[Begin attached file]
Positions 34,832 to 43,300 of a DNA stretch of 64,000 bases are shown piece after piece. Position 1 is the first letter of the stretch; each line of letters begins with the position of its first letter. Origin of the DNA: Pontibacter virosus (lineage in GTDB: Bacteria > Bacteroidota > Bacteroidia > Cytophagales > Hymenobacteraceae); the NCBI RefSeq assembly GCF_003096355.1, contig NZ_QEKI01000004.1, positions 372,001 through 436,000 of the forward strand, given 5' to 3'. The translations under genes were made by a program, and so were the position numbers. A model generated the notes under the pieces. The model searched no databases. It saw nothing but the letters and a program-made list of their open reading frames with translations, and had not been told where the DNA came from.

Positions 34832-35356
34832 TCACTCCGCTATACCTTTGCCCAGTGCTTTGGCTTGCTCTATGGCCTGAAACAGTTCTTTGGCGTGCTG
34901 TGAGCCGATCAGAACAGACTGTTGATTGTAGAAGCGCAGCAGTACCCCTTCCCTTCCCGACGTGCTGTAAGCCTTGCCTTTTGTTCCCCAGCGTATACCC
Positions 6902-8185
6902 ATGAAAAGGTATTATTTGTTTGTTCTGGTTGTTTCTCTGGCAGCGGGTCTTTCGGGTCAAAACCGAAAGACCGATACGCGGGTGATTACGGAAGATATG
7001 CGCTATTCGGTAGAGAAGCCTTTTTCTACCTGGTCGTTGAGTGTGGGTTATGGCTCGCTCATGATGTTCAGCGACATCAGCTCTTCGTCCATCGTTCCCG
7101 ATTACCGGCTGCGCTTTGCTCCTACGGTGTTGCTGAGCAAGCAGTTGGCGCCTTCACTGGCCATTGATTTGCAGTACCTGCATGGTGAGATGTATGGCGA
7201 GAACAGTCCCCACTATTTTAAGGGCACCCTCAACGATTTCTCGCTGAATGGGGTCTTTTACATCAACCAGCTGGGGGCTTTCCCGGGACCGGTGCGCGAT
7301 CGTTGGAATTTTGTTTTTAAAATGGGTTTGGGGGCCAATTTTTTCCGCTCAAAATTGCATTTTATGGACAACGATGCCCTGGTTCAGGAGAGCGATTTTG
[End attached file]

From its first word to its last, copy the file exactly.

Positions 34,832 to 43,300 of a DNA stretch of 64,000 bases are shown piece after piece. Position 1 is the first letter of the stretch; each line of letters begins with the position of its first letter. Origin of the DNA: Pontibacter virosus (lineage in GTDB: Bacteria > Bacteroidota > Bacteroidia > Cytophagales > Hymenobacteraceae); the NCBI RefSeq assembly GCF_003096355.1, contig NZ_QEKI01000004.1, positions 372,001 through 436,000 of the forward strand, given 5' to 3'. The translations under genes were made by a program, and so were the position numbers. A model generated the notes under the pieces. The model searched no databases. It saw nothing but the letters and a program-made list of their open reading frames with translations, and had not been told where the DNA came from.

Positions 34832-35356
34832 TCACTCCGCTATACCTTTGCCCAGTGCTTTGGCTTGCTCTATGGCCTGAAACAGTTCTTTGGCGTGCTG
34901 TGAGCCGATCAGAACAGACTGTTGATTGTAGAAGCGCAGCAGTACCCCTTCCCTTCCCGACGTGCTGTAAGCCTTGCCTTTTGTTCCCCAGCGTATACCC
Positions 6902-8185
6902 ATGAAAAGGTATTATTTGTTTGTTCTGGTTGTTTCTCTGGCAGCGGGTCTTTCGGGTCAAAACCGAAAGACCGATACGCGGGTGATTACGGAAGATATG
7001 CGCTATTCGGTAGAGAAGCCTTTTTCTACCTGGTCGTTGAGTGTGGGTTATGGCTCGCTCATGATGTTCAGCGACATCAGCTCTTCGTCCATCGTTCCCG
7101 ATTACCGGCTGCGCTTTGCTCCTACGGTGTTGCTGAGCAAGCAGTTGGCGCCTTCACTGGCCATTGATTTGCAGTACCTGCATGGTGAGATGTATGGCGA
7201 GAACAGTCCCCACTATTTTAAGGGCACCCTCAACGATTTCTCGCTGAATGGGGTCTTTTACATCAACCAGCTGGGGGCTTTCCCGGGACCGGTGCGCGAT
7301 CGTTGGAATTTTGTTTTTAAAATGGGTTTGGGGGCCAATTTTTTCCGCTCAAAATTGCATTTTATGGACAACGATGCCCTGGTTCAGGAGAGCGATTTTG